jQuery’s $(document).ready() event is something that you probably learned about in your earliest exposure to jQuery and then rarely thought about again. The way it abstracts away DOM timing issues is like a warm security blanket for code running in a variety of cold, harsh browser windows.

Between that comforting insurance and the fact that deferring everything until $(document).ready() will never break your code, it’s understandable not to give much thought to its necessity. Wrapping $(document).ready() around initialization code becomes more habit than conscious decision.

However, what if $(document).ready() is slowing you down? In this post, I’m going show you specific instances where postponing startup code until the document’s ready event slows perceived page load time, could leave your UI needlessly unresponsive, and even causes initialization code to run slower than necessary.

Example: live()

One of the most popular uses for jQuery’s live() is to maintain event handlers on elements that are dynamically created and destroyed over time. Instead of juggling traditional bind() handlers in response to those changes, live()’s event delegation allows you to declare handlers once up-front. Whether targeted elements exist at declaration time, or in the future, one live() handler will apply to them all.

Imagine that we have an application with several slideToggling sidebar blocks which may be dynamically added and removed while the user interacts with the page. You’ve probably seen live() used like this to simplify handling those future changes:

That usage is natural when you’re hedging against AJAX-driven changes in the future. The volatility that you’re concerned with won’t happen until after the page loads, so it’s intuitive to postpone worrying about them until after the document’s ready event.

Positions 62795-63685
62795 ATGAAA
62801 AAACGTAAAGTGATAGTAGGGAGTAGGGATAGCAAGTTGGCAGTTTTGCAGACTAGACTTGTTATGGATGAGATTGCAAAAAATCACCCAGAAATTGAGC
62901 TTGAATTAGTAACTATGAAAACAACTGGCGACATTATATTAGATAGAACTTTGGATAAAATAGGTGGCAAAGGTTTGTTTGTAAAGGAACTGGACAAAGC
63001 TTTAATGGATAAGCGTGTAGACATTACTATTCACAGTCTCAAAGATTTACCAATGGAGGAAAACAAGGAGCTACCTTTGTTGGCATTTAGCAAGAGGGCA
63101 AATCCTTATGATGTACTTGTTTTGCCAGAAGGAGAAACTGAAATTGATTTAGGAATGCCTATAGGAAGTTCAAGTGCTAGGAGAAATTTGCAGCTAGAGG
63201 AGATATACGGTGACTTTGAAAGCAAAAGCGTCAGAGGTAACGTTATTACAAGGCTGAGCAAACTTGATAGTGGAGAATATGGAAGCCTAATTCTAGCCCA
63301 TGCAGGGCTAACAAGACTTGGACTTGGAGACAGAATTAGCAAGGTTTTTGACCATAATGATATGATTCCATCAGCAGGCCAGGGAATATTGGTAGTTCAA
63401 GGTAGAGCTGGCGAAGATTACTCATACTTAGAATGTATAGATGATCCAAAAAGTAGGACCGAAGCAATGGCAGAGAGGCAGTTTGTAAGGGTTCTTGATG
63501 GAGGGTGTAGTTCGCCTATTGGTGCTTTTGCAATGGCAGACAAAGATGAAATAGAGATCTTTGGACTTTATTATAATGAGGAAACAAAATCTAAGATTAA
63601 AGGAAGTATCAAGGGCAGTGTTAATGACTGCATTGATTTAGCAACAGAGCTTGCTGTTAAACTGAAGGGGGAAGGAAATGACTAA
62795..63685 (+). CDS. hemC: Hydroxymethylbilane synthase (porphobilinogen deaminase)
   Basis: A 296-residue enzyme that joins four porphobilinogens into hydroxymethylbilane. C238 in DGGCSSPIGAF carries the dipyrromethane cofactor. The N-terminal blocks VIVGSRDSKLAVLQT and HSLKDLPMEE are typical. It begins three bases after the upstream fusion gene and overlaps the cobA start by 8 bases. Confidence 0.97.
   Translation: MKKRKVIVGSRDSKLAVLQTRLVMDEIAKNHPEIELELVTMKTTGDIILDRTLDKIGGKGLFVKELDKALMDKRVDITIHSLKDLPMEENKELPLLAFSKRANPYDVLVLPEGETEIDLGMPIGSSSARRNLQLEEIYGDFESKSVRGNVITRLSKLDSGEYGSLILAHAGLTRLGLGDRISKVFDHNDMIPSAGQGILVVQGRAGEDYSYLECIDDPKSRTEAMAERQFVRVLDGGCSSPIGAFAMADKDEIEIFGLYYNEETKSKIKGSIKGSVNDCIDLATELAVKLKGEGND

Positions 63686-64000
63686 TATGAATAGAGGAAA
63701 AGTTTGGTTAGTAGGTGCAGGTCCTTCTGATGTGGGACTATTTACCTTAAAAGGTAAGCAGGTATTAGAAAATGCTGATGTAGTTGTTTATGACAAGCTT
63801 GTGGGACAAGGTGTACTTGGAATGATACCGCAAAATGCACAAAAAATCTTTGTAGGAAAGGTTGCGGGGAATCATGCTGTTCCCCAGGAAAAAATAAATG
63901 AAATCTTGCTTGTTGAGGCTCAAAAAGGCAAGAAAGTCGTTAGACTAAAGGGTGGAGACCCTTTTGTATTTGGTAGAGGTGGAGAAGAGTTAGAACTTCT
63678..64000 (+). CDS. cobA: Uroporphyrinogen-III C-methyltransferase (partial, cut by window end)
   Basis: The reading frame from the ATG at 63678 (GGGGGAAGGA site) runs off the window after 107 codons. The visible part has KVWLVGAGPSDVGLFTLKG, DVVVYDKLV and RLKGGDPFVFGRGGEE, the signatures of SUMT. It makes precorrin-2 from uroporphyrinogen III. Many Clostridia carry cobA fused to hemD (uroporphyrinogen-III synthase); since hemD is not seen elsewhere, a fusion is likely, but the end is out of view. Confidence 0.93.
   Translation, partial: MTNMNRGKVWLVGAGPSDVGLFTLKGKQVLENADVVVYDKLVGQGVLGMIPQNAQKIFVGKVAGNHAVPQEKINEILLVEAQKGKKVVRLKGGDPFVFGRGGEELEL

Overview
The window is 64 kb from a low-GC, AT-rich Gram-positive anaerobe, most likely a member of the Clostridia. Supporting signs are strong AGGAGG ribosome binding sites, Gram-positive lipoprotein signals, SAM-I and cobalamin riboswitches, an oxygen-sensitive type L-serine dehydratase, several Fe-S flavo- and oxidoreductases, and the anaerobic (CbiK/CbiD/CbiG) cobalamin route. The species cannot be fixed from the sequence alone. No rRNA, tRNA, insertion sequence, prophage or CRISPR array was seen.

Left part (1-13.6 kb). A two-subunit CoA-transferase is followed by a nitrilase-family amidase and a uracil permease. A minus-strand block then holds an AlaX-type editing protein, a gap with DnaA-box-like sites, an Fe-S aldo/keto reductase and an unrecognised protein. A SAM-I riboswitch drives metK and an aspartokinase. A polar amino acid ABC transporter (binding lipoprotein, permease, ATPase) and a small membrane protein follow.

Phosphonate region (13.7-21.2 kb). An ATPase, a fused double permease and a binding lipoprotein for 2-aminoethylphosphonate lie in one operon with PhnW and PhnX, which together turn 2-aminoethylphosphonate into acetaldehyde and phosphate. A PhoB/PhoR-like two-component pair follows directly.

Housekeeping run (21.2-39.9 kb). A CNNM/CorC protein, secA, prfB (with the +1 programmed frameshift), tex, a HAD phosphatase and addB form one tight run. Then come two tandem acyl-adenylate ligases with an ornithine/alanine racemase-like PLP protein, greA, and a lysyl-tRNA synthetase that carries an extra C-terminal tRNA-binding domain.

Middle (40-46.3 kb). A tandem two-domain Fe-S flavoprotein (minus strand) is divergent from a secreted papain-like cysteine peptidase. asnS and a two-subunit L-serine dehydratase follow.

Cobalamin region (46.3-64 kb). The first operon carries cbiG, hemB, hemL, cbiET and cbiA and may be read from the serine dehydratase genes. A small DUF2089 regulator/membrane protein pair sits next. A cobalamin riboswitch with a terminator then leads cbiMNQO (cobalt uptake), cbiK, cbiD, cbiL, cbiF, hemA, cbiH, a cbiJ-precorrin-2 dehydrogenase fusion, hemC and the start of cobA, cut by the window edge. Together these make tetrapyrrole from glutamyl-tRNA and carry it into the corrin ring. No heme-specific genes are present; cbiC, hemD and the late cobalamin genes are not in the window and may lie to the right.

However, what would happen if you treated your HTML document’s initial load process the same way as any other dynamic modifications?

Not only does that work just as well as postponing the live() declaration until the document’s ready event, but now the handlers are active during the page loading process. As the browser loads each <h3> element and adds it to the DOM, our click events are immediately ready to be handled.

Benefit: A more responsive UI

To see where the latter approach shines, imagine the page was very large and took several seconds to load, or that a script reference somewhere on the page was timing out. In scenarios like those, jQuery’s document ready event may not fire until considerably later than the targeted elements are visible to your users.

Why hold live() back until the document is ready? It doesn’t matter if the selector matches any elements initially; they will immediately become active as they are rendered and appear on the page.

Benefit: Improved performance

A common criticism of using live() for event delegation is that it requires you to perform an initial selection of all of the elements that it targets. Since event delegation doesn’t require any initial setup on each individual element, this pre-selection is a wasteful performance drag when there are dozens or hundreds of elements targeted.